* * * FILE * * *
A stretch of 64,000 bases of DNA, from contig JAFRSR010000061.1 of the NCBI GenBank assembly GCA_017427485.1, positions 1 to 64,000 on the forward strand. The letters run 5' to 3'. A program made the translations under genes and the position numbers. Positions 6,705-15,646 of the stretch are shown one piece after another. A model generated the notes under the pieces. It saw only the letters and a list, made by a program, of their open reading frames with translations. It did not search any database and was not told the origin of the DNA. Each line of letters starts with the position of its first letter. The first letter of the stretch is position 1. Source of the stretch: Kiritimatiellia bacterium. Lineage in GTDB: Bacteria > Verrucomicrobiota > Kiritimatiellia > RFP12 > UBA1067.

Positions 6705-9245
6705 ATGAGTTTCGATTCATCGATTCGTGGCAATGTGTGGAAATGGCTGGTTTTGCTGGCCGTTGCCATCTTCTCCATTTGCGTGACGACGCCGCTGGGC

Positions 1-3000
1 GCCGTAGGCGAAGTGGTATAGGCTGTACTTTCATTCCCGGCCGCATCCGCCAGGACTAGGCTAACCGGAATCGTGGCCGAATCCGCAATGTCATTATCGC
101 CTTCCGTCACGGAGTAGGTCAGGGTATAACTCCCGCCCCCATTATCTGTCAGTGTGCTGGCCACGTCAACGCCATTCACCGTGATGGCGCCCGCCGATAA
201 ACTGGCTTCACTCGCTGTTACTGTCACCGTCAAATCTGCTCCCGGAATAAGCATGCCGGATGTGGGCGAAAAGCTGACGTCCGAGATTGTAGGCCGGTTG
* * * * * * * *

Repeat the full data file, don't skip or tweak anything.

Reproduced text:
A stretch of 64,000 bases of DNA, from contig JAFRSR010000061.1 of the NCBI GenBank assembly GCA_017427485.1, positions 1 to 64,000 on the forward strand. The letters run 5' to 3'. A program made the translations under genes and the position numbers. Positions 6,705-15,646 of the stretch are shown one piece after another. A model generated the notes under the pieces. It saw only the letters and a list, made by a program, of their open reading frames with translations. It did not search any database and was not told the origin of the DNA. Each line of letters starts with the position of its first letter. The first letter of the stretch is position 1. Source of the stretch: Kiritimatiellia bacterium. Lineage in GTDB: Bacteria > Verrucomicrobiota > Kiritimatiellia > RFP12 > UBA1067.

Positions 6705-9245
6705 ATGAGTTTCGATTCATCGATTCGTGGCAATGTGTGGAAATGGCTGGTTTTGCTGGCCGTTGCCATCTTCTCCATTTGCGTGACGACGCCGCTGGGC

Positions 1-3000
1 GCCGTAGGCGAAGTGGTATAGGCTGTACTTTCATTCCCGGCCGCATCCGCCAGGACTAGGCTAACCGGAATCGTGGCCGAATCCGCAATGTCATTATCGC
101 CTTCCGTCACGGAGTAGGTCAGGGTATAACTCCCGCCCCCATTATCTGTCAGTGTGCTGGCCACGTCAACGCCATTCACCGTGATGGCGCCCGCCGATAA
201 ACTGGCTTCACTCGCTGTTACTGTCACCGTCAAATCTGCTCCCGGAATAAGCATGCCGGATGTGGGCGAAAAGCTGACGTCCGAGATTGTAGGCCGGTTG